The same discriminatory thinking lies behind the continuing gender gap in pay and why there are still so few women in office in the West. The root of this prejudice lies deep in our histories, but its impact is felt every day. It is not women and girls alone who suffer. It damages all of us. The evidence shows that investing in women and girls delivers major benefits for society. An educated woman has healthier children. She is more likely to send them to school. She earns more and invests what she earns in her family.
It is simply self-defeating for any community to discriminate against half its population. We need to challenge these self-serving and outdated attitudes and practices – as we are seeing in Iran where women are at the forefront of the battle for democracy and freedom.
I understand, however, why many political leaders can be reluctant about stepping into this minefield. Religion, and tradition, are powerful and sensitive areas to challenge. But my fellow Elders and I, who come from many faiths and backgrounds, no longer need to worry about winning votes or avoiding controversy – and we are deeply committed to challenging injustice wherever we see it.
The Elders are an independent group of eminent global leaders, brought together by former South African president Nelson Mandela, who offer their influence and experience to support peace building, help address major causes of human suffering and promote the shared interests of humanity. We have decided to draw particular attention to the responsibility of religious and traditional leaders in ensuring equality and human rights and have recently published a statement that declares: “The justification of discrimination against women and girls on grounds of religion or tradition, as if it were prescribed by a Higher Authority, is unacceptable.”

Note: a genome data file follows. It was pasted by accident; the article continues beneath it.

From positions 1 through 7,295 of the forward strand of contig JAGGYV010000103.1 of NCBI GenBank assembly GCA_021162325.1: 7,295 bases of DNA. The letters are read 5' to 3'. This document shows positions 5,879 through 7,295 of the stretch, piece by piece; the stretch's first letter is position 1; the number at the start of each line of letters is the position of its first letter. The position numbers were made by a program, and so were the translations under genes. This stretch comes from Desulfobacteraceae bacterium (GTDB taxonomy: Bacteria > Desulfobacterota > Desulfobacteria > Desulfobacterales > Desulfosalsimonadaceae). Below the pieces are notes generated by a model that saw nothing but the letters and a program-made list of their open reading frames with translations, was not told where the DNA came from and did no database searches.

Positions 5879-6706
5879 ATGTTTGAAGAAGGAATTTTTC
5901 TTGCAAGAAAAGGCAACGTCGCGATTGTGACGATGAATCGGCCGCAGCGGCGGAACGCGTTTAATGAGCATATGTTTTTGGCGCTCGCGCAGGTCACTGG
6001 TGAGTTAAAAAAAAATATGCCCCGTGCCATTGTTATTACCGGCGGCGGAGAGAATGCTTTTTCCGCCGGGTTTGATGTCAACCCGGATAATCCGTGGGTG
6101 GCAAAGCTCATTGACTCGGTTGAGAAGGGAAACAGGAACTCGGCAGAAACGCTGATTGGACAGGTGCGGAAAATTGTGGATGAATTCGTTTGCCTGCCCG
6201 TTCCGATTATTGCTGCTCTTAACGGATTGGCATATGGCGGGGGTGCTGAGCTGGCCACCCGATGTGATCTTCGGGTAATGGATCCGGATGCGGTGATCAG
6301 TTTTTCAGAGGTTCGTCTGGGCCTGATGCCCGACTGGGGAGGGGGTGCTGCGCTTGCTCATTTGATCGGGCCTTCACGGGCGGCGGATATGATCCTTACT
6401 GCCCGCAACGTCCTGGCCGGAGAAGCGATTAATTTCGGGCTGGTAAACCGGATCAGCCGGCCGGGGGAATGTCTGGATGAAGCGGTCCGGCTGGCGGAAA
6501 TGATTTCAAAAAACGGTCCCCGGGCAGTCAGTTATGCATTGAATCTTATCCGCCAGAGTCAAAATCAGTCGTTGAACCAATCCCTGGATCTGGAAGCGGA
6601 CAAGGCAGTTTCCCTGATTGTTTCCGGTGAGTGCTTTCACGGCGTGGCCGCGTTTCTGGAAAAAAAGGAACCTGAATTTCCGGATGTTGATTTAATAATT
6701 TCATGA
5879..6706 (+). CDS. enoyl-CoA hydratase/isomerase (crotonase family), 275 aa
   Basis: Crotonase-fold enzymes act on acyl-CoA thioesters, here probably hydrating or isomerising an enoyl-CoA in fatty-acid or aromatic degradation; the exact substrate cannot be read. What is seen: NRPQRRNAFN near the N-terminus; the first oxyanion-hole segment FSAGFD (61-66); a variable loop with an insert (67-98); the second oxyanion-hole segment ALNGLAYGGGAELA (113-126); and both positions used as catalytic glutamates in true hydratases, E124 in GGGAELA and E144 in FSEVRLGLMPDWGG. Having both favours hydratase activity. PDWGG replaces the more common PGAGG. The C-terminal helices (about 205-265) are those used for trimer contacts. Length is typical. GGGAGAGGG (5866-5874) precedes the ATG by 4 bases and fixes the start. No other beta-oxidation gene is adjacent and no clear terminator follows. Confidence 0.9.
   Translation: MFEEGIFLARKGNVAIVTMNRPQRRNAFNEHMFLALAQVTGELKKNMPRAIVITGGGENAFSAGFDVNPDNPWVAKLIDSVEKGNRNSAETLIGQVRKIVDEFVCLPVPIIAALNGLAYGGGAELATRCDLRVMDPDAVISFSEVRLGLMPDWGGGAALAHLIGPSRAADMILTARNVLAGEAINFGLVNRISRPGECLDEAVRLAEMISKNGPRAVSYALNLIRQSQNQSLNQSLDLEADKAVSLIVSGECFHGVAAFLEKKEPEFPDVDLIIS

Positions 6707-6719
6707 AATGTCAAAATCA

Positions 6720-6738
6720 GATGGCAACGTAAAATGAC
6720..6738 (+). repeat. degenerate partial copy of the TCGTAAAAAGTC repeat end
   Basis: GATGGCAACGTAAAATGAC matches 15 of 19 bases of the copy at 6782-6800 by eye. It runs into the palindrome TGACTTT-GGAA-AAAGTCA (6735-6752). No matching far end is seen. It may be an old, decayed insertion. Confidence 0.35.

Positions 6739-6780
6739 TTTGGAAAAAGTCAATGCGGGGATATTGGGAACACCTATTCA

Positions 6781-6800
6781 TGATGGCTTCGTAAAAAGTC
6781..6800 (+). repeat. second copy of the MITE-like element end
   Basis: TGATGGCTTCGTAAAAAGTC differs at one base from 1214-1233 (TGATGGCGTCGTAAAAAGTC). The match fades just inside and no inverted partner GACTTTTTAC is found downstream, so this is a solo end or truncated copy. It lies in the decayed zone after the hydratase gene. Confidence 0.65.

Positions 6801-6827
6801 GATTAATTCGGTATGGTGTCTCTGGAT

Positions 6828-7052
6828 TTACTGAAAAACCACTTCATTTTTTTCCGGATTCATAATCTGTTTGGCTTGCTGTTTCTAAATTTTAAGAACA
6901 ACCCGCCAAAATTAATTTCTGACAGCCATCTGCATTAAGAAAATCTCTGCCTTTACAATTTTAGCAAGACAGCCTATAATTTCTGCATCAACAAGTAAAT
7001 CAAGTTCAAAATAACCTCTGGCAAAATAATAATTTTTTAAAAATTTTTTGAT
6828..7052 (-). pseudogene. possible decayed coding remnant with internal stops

We are calling on all leaders to challenge and change the harmful teachings and practices, no matter how ingrained, which justify discrimination against women. We ask, in particular, that leaders of all religions have the courage to acknowledge and emphasise the positive messages of dignity and equality that all the world’s major faiths share.
The carefully selected verses found in the Holy Scriptures to justify the superiority of men owe more to time and place – and the determination of male leaders to hold onto their influence – than eternal truths. Similar biblical excerpts could be found to support the approval of slavery and the timid acquiescence to oppressive rulers.